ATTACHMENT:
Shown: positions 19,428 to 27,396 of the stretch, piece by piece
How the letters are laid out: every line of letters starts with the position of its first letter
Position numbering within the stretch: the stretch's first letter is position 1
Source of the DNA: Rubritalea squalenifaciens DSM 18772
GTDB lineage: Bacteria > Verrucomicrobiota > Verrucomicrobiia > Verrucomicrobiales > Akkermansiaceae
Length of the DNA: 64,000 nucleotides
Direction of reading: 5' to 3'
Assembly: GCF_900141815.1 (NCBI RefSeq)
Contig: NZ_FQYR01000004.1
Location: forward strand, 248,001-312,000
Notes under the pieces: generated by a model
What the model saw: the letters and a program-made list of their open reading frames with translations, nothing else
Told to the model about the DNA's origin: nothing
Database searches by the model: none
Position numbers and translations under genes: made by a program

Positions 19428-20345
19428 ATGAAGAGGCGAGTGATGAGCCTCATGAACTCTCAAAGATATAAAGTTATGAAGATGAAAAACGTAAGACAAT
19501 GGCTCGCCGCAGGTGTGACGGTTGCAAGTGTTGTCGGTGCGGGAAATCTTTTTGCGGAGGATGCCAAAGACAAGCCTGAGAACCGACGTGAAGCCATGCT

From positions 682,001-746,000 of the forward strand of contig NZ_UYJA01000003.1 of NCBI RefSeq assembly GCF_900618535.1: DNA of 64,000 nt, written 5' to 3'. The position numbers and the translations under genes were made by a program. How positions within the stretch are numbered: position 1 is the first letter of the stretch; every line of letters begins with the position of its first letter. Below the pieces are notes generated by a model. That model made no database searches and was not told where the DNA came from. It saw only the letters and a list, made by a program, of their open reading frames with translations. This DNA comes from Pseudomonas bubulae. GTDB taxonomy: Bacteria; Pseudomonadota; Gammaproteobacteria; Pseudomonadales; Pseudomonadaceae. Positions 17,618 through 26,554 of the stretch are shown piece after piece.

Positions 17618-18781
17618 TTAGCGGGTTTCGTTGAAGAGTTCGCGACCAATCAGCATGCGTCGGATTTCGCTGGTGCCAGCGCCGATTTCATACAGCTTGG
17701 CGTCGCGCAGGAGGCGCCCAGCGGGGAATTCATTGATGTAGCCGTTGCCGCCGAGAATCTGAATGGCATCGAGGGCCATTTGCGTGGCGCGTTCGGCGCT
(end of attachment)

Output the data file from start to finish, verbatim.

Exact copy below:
Shown: positions 19,428 to 27,396 of the stretch, piece by piece
How the letters are laid out: every line of letters starts with the position of its first letter
Position numbering within the stretch: the stretch's first letter is position 1
Source of the DNA: Rubritalea squalenifaciens DSM 18772
GTDB lineage: Bacteria > Verrucomicrobiota > Verrucomicrobiia > Verrucomicrobiales > Akkermansiaceae
Length of the DNA: 64,000 nucleotides
Direction of reading: 5' to 3'
Assembly: GCF_900141815.1 (NCBI RefSeq)
Contig: NZ_FQYR01000004.1
Location: forward strand, 248,001-312,000
Notes under the pieces: generated by a model
What the model saw: the letters and a program-made list of their open reading frames with translations, nothing else
Told to the model about the DNA's origin: nothing
Database searches by the model: none
Position numbers and translations under genes: made by a program

Positions 19428-20345
19428 ATGAAGAGGCGAGTGATGAGCCTCATGAACTCTCAAAGATATAAAGTTATGAAGATGAAAAACGTAAGACAAT
19501 GGCTCGCCGCAGGTGTGACGGTTGCAAGTGTTGTCGGTGCGGGAAATCTTTTTGCGGAGGATGCCAAAGACAAGCCTGAGAACCGACGTGAAGCCATGCT

From positions 682,001-746,000 of the forward strand of contig NZ_UYJA01000003.1 of NCBI RefSeq assembly GCF_900618535.1: DNA of 64,000 nt, written 5' to 3'. The position numbers and the translations under genes were made by a program. How positions within the stretch are numbered: position 1 is the first letter of the stretch; every line of letters begins with the position of its first letter. Below the pieces are notes generated by a model. That model made no database searches and was not told where the DNA came from. It saw only the letters and a list, made by a program, of their open reading frames with translations. This DNA comes from Pseudomonas bubulae. GTDB taxonomy: Bacteria; Pseudomonadota; Gammaproteobacteria; Pseudomonadales; Pseudomonadaceae. Positions 17,618 through 26,554 of the stretch are shown piece after piece.

Positions 17618-18781
17618 TTAGCGGGTTTCGTTGAAGAGTTCGCGACCAATCAGCATGCGTCGGATTTCGCTGGTGCCAGCGCCGATTTCATACAGCTTGG
17701 CGTCGCGCAGGAGGCGCCCAGCGGGGAATTCATTGATGTAGCCGTTGCCGCCGAGAATCTGAATGGCATCGAGGGCCATTTGCGTGGCGCGTTCGGCGCT